As for today's post I'll be explaining an important part about netsec: Address Resolution Protocol.
Understanding ARP, or Address Resolution Protocol, is a key part in understanding how networks communicate.
You can think of ARP as a phonebook for computers on a network.
Say the computer "Bob-PC" wants to send a message to "Meg-Laptop" but only has its local IP address. Computers require the "physical" address or MAC (Media Access Control) address to send messages, so Bob's computer needs to find out Meg's MAC. How would it do this?
Well, what Bob's computer does is checks its own "ARP cache" which is a list of computers it has stored with their IPs (such as 192.168.0.105) and MAC address (such as 00:1C:F2:D2:55), and if it finds the corresponding physical (MAC) address to the IP address it has for Meg's laptop, its all good to go!
But what if Bob's PC's ARP cache doesn't have Meg's laptop listed?
Well, ARP has this sorted out. It sends out a "broadcast ARP message" to the network saying "hey, who is 192.168.0.105 (Megs-Laptop)?" and receives a response from Meg's laptop saying "hey, that's me! My MAC address is 00:1C:F2:D2:55!"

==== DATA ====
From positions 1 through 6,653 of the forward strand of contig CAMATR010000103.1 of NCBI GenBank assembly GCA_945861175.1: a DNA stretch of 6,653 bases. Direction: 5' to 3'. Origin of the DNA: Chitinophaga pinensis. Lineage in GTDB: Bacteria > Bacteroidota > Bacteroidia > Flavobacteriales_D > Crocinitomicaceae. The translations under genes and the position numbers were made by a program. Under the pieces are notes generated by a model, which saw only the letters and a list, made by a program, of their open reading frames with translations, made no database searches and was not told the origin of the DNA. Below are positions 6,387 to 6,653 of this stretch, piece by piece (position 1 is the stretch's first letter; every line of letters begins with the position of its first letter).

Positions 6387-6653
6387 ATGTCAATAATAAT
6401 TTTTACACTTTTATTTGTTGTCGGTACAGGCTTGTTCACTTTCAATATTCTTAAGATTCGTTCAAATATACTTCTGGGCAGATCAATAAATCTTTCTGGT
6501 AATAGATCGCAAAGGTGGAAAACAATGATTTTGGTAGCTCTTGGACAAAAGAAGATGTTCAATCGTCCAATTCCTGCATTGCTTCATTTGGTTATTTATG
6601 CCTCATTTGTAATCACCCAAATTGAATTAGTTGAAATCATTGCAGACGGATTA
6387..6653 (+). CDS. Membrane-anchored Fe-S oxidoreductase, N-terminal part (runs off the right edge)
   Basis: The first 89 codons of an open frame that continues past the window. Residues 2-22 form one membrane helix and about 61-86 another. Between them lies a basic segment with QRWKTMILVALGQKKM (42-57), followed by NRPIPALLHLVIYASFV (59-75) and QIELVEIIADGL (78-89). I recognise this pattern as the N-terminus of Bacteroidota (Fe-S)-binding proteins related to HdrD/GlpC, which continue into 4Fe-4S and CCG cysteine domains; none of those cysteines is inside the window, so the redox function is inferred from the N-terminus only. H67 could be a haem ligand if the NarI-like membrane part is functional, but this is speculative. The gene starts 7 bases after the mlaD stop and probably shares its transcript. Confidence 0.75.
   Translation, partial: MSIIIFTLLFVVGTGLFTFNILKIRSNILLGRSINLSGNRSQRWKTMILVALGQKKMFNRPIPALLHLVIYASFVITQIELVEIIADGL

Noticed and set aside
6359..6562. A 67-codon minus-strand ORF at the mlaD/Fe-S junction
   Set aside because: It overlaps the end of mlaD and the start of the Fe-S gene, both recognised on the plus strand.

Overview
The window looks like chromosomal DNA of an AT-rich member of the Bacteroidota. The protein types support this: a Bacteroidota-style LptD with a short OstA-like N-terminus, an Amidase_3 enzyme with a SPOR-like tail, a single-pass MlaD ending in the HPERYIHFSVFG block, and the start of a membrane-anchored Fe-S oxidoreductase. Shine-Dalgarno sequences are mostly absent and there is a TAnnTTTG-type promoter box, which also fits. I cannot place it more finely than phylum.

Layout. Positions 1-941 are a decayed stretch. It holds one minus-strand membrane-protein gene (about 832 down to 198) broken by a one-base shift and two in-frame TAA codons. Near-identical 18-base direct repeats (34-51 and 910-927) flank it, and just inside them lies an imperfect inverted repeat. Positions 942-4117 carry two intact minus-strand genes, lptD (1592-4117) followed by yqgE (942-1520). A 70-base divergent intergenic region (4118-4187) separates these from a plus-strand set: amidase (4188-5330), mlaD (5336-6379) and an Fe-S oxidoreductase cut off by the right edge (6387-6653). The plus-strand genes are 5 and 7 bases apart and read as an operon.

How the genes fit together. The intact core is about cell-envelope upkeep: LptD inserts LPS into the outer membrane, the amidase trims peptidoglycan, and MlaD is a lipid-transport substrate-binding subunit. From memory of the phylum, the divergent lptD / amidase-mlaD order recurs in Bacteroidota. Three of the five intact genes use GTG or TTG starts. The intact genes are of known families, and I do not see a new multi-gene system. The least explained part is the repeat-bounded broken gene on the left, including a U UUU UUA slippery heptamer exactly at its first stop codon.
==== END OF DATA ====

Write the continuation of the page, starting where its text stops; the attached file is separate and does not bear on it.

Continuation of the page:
Bob's PC then stores that information in its ARP cache for later use.
How hackers can use this to infiltrate systems is doing something called "ARP poisoning" and can be explained using this image from Wikipedia:
This way, the hacker can view all the network traffic between the User and Gateway and change certain inquires, whether it be to an HTTPS (secure connection) site or any site in general.
We will be using this in the near future to sniff passwords from any site (HTTP and HTTPS) and show how dangerous an unwanted user on your network really is.
You can view your computer's ARP cache by typing "arp -a" into the command line on Windows or Linux and view the IP addresses and corresponding MAC addresses of each node your computer has saved.
Many users think that if they have a simple encryption on their network, it can't be broken. Some think that even if someone gains access into their network, it doesn't even matter! But this is FAR from the truth.
You will see how much damage a single user can cause on an unprotected network, whether it be through DNS spoofing (changing sites what certain IP addresses go to), password sniffing (Facebook, Google, Paypal, and Myspace passwords in clear text!), or DoS (denial of service) attacks.
This was a quick writeup and I'll be updating it frequently as I do with all my posts, but I wanted to get a quick post out to explain what ARP and ARP poisoning is, as it is vital in our path to learning network and computer security.